photo by John Chumack
photo by Michael Jaeger
by Greg Bryant - Skyandtelescope.com:
We rarely see a good comet when it's at its best. Most comets are brightest when nearest the Sun — just when they’re most likely to be hidden in the Sun’s glare or below the sunrise or sunset horizon.
That's the situation this spring with Comet C/2009 R1 (McNaught). Even so, observers in the Northern Hemisphere should be able to pick it up with binoculars just before dawn for at least part of June, during its runup in brightness.
And in fact, the comet is turning out to be 1 or 2 magnitudes brighter that we predicted in the June Sky & Telescope (page 60). Let's hope this behavior keeps up!
...Mid-June is when Comet McNaught should be most interesting, offering the best compromise between its increasing brightness and its decreasing altitude at the start of dawn. Moreover, the sky will be free of moonlight.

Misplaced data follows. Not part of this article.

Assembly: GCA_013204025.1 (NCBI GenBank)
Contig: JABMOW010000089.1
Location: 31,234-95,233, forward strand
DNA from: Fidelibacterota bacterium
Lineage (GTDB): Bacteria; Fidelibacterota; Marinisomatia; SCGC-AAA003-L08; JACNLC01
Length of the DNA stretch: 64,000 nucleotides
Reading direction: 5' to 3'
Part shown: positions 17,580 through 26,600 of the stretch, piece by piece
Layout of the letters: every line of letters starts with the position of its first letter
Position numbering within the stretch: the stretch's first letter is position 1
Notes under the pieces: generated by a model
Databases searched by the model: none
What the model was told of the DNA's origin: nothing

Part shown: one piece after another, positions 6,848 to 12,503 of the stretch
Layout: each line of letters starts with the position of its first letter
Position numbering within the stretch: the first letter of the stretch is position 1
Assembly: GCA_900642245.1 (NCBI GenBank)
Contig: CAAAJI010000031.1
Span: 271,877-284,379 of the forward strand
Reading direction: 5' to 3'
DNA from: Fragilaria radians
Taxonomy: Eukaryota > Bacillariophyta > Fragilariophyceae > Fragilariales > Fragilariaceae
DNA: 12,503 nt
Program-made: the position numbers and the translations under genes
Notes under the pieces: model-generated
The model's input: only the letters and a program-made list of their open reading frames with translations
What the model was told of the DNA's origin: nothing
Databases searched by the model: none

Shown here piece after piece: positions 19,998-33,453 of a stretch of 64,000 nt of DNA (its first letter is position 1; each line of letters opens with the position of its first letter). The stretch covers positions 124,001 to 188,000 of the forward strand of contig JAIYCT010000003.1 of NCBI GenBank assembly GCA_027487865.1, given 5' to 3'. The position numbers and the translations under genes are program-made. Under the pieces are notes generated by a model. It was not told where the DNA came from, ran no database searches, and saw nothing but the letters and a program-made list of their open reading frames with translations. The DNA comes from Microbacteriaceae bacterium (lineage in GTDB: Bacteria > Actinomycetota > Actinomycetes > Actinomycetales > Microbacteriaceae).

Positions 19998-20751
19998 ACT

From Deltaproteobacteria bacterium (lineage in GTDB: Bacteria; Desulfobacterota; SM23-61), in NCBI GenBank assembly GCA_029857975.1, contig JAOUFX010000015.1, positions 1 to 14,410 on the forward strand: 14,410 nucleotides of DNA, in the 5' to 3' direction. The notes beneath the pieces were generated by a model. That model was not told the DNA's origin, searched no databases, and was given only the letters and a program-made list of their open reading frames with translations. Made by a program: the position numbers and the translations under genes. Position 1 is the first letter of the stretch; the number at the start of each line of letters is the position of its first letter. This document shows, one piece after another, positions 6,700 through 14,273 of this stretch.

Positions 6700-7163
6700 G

The helpful conjunctions continue as the comet passes about 1° north of the open cluster M34 in Perseus on the morning of June 10th, and 3° south of 1.8-magnitude Mirfak (Alpha Persei) on the 13th. It’s still about 15° high in the northeast as the sky starts to grow light on June 15th, but it appears roughly 1° lower every day after that. The comet passes zero-magnitude Capella on the 21st, and it’s very low by the 24th, when it passes 2nd-magnitude Beta Aurigae. By now Comet McNaught may be as bright as 4th or 5th magnitude, but moonlight is returning.
The comet will be lost to view by June’s end — just before it reaches perihelion on July 2nd, 0.405 astronomical unit from the Sun. It remains far from Earth throughout this apparition, never venturing closer than 1.135 a.u. (in mid-June). After perihelion it will fade rapidly as it heads to the far-southern sky.